The Harlem Flames, one of the bands formed in Band Seed. (Photo courtesy of Band Seed)
On Park Ave. and 102nd St. in Harlem, there's an unmarked storefront obscured by rusty steel shutters. From the outside, it looks like just another casualty of rising rent. But inside, it's a place where young kids from Harlem and the Bronx develop the chops, and the DIY ethics, to start their own bands. The space is home to Band Seed, a nonprofit launched in 2014 that teaches kids collaboration and confidence, garage-band style.
"This is the closest thing you're gonna get to a garage in New York City," 27-year-old Band Seed founder Andrew Ockenden says, gesturing around the room. Along with his close college friend, Mike Monteiro, Ockenden started Band Seed a year and a half ago as a way to give kids in his adopted community the same opportunities he had growing up in the suburbs of Philadelphia -- practicing in a garage for hours on end, handing out CDs to friends, running his band like it was a job.
"I want everyone to experience that, but the fact of the matter is it's not possible," he said. "You live in New York City, you live in an underserved community. There's no garage for you to have a garage band in."
Since its inception, Band Seed has clung fiercely to a DIY ethic. Students come to Ockenden not because some authority figure made them, but because they want to be in a band. Offering free facilities and instruction, it champions a rigorous, feel-focused style of teaching and instills a militant self-starter mentality in students. Ockenden teaches students basic chord structures and rhythm, and then they figure out for themselves what sounds good. "We're not teaching them how to read music, we're not teaching kids theory," he said. "It's not numbers and dots."
Ockenden says his non-technical style of teaching appeals to young kids tired of being taught in a dry and academic way. "For my entire life I loved music," he said. "And yet I didn't enjoy a lot of music classes in school." Instead of Bach and Beethoven, Band Seed students learn to play songs by artists they're actually interested in: Taylor Swift, ASAP Ferg, Meek Mill. They also write their own music.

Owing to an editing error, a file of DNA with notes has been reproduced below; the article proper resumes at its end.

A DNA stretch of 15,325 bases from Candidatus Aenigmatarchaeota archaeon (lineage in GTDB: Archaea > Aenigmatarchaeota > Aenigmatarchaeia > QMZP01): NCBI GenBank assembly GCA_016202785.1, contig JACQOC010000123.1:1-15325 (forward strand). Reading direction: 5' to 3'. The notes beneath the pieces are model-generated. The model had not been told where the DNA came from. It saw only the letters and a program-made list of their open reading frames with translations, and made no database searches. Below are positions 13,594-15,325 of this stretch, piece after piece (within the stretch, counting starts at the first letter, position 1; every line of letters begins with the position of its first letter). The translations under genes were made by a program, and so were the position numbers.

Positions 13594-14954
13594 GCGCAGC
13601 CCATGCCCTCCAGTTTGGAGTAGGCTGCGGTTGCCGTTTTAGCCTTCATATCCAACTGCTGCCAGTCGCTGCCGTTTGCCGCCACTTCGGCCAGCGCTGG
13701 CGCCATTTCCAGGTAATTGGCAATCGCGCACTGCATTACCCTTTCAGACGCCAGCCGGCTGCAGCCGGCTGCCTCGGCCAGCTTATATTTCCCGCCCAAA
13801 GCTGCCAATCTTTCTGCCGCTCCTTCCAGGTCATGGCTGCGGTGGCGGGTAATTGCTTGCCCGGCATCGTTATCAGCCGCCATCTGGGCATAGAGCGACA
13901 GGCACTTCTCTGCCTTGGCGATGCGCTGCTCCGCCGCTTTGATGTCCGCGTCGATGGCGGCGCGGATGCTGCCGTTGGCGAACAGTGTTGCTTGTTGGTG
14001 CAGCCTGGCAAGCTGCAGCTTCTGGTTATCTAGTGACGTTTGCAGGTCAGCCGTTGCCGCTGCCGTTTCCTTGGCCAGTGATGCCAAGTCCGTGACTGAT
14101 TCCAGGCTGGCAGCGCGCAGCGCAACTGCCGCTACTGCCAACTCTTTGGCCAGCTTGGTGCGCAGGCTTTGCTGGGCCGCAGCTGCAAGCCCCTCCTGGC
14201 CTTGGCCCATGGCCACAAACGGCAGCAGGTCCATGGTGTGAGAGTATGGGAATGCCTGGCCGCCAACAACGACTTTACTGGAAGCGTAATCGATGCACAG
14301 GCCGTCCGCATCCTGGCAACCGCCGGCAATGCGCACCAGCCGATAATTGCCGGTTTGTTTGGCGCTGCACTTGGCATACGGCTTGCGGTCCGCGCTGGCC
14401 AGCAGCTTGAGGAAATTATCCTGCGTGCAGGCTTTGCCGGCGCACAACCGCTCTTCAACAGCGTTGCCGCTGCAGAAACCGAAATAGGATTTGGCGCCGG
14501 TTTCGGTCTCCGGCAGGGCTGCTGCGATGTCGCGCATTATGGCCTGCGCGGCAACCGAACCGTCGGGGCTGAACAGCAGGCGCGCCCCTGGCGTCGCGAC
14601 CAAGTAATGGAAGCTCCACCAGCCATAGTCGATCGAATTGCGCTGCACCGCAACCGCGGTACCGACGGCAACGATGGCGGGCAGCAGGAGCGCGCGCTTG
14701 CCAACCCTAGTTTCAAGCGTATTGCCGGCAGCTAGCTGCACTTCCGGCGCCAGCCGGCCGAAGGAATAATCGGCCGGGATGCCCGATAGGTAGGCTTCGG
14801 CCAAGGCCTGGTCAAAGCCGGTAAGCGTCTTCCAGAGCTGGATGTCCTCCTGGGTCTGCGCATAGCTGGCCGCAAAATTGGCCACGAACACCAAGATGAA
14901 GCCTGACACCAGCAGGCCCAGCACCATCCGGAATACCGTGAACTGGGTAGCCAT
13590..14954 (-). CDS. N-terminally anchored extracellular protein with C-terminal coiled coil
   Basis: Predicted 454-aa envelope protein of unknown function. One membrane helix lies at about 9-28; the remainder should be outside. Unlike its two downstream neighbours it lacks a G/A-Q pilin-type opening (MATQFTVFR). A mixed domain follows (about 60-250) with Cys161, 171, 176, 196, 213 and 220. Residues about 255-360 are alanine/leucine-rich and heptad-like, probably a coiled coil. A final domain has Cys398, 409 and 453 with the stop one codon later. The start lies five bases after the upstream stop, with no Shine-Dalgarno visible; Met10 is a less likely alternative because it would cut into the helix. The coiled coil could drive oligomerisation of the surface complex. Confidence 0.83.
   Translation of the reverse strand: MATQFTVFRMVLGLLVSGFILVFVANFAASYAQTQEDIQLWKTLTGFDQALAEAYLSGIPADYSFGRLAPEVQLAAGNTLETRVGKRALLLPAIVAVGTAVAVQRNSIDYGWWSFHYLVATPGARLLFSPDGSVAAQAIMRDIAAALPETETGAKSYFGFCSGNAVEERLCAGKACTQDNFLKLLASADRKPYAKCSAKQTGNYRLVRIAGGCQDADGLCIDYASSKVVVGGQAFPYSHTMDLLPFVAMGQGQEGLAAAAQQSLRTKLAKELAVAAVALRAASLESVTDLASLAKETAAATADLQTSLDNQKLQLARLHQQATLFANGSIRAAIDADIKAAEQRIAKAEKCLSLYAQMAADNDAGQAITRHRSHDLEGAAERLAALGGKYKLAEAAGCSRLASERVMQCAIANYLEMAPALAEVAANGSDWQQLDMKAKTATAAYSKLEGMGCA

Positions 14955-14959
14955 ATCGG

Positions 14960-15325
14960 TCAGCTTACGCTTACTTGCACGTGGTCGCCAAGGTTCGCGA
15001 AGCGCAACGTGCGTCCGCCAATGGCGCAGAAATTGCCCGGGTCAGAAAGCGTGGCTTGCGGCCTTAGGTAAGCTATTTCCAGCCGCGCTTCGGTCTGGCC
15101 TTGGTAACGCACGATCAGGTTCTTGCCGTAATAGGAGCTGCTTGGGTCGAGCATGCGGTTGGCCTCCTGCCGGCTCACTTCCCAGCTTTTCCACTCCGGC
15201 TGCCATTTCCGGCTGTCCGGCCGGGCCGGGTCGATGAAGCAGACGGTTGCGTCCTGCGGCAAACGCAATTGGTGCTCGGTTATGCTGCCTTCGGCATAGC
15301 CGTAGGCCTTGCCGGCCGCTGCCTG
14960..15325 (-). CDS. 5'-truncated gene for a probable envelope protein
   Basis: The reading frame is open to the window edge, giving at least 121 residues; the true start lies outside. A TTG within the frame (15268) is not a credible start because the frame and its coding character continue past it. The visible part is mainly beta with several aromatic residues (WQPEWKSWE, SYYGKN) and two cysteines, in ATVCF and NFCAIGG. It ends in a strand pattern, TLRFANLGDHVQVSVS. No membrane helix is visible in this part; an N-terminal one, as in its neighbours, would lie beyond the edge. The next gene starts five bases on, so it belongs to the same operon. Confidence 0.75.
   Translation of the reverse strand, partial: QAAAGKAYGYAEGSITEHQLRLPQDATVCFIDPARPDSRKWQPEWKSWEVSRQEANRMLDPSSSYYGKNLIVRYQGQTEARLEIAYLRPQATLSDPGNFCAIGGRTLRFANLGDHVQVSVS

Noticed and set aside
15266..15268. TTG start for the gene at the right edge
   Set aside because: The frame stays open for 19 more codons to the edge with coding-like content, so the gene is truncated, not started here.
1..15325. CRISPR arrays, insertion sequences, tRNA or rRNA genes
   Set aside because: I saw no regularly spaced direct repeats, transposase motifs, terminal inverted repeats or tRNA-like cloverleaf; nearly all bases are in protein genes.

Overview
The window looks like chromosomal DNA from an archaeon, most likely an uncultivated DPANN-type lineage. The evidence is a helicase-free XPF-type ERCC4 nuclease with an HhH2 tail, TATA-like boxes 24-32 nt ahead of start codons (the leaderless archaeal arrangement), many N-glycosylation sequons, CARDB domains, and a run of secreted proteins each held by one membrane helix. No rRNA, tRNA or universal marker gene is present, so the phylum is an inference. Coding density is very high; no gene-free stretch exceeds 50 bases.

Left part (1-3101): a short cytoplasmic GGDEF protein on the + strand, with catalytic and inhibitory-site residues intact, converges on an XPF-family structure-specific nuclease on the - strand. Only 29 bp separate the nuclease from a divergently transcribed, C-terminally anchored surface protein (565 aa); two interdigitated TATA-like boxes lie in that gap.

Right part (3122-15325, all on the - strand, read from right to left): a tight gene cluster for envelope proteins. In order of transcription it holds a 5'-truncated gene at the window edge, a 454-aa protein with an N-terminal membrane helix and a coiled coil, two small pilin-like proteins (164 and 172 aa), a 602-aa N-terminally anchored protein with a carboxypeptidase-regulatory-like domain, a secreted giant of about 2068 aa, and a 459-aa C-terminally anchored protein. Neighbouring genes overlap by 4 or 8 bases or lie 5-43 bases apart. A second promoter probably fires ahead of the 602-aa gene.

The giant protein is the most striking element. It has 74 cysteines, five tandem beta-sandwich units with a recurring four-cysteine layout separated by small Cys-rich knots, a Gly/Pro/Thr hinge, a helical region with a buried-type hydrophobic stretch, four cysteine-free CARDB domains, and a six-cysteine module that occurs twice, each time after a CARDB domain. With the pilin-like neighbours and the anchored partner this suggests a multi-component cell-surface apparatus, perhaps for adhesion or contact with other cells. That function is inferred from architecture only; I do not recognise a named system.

On a windy spring day, three middle schoolers from Harlem and the Bronx -- Branden, Javel and Jameek -- stood inside the Band Seed space talking about a song they had just written. It was a bass-heavy funk instrumental, and Branden was worried some of the measures didn't sound right together. Ockenden assured them if they played on time, the song would work. Javel clicked his drumsticks together and they began again. Ockenden paced around the room, tapping the drum kit, nodding his head, pumping the air in time to the music.
After practice, Branden, Javel, and Jameek brag about being the only band in their entire school. "I'm not gonna lie, it helps with the ladies," Branden, who recently got a new girlfriend, said. They make plans for next week's session -- write some new beats, work out the kinks in today's song -- and promise to practice more when they get home.
Just like Branden, Javel and Jameek's band, Band Seed is still in its growth and development stages but Ockenden hopes to expand the organization in the next few years, moving to other boroughs and eventually other states. His final utopian vision is this: a Band Seed venue where kids of all ages can hang out and play music, whenever they want.
Ockenden insists there's no other organization doing what Band Seed is doing -- other nonprofits focus on traditional forms of music education, he says -- but there are groups just a few neighborhoods away with like-minded goals. Nonprofits like Willie Mae's Rock Camp for Girls and Little Kids Rock instills confidence in young girls and underserved communities through music.
"There's something really powerful about a group of women and girls just making noise," Karla Schickele, one of Willie Mae's founders, said. "You're never told, 'You're really good for a girl.'"
You may recognize the name Willie Mae because it's where heavy-lidded pop musician Mac DeMarco donated the $21,100 he earned from selling his pair of scuffed up red Vans on eBay earlier this year.
DeMarco was drawn to the organization because of its commitment to teaching young girls how to play music. "I think it's an interesting thing to set kids up with at an early age," DeMarco said. "It opens doors. Unless you're really awful." But that doesn't mean DeMarco is going to start teaching anytime soon. "I could probably teach kids a little bit of guitar," he said, "but I might set them on the wrong path."
Despite different methods, what organizations like Band Seed and Willie Mae do share in common is a commitment to foster the kind of collaboration, community and commitment that exists among bands in the DIY scene.
"It's not just about the music," Ockenden says. "It's about the camaraderie between the members of the band. And it's about having your own project that your parents didn't make you do."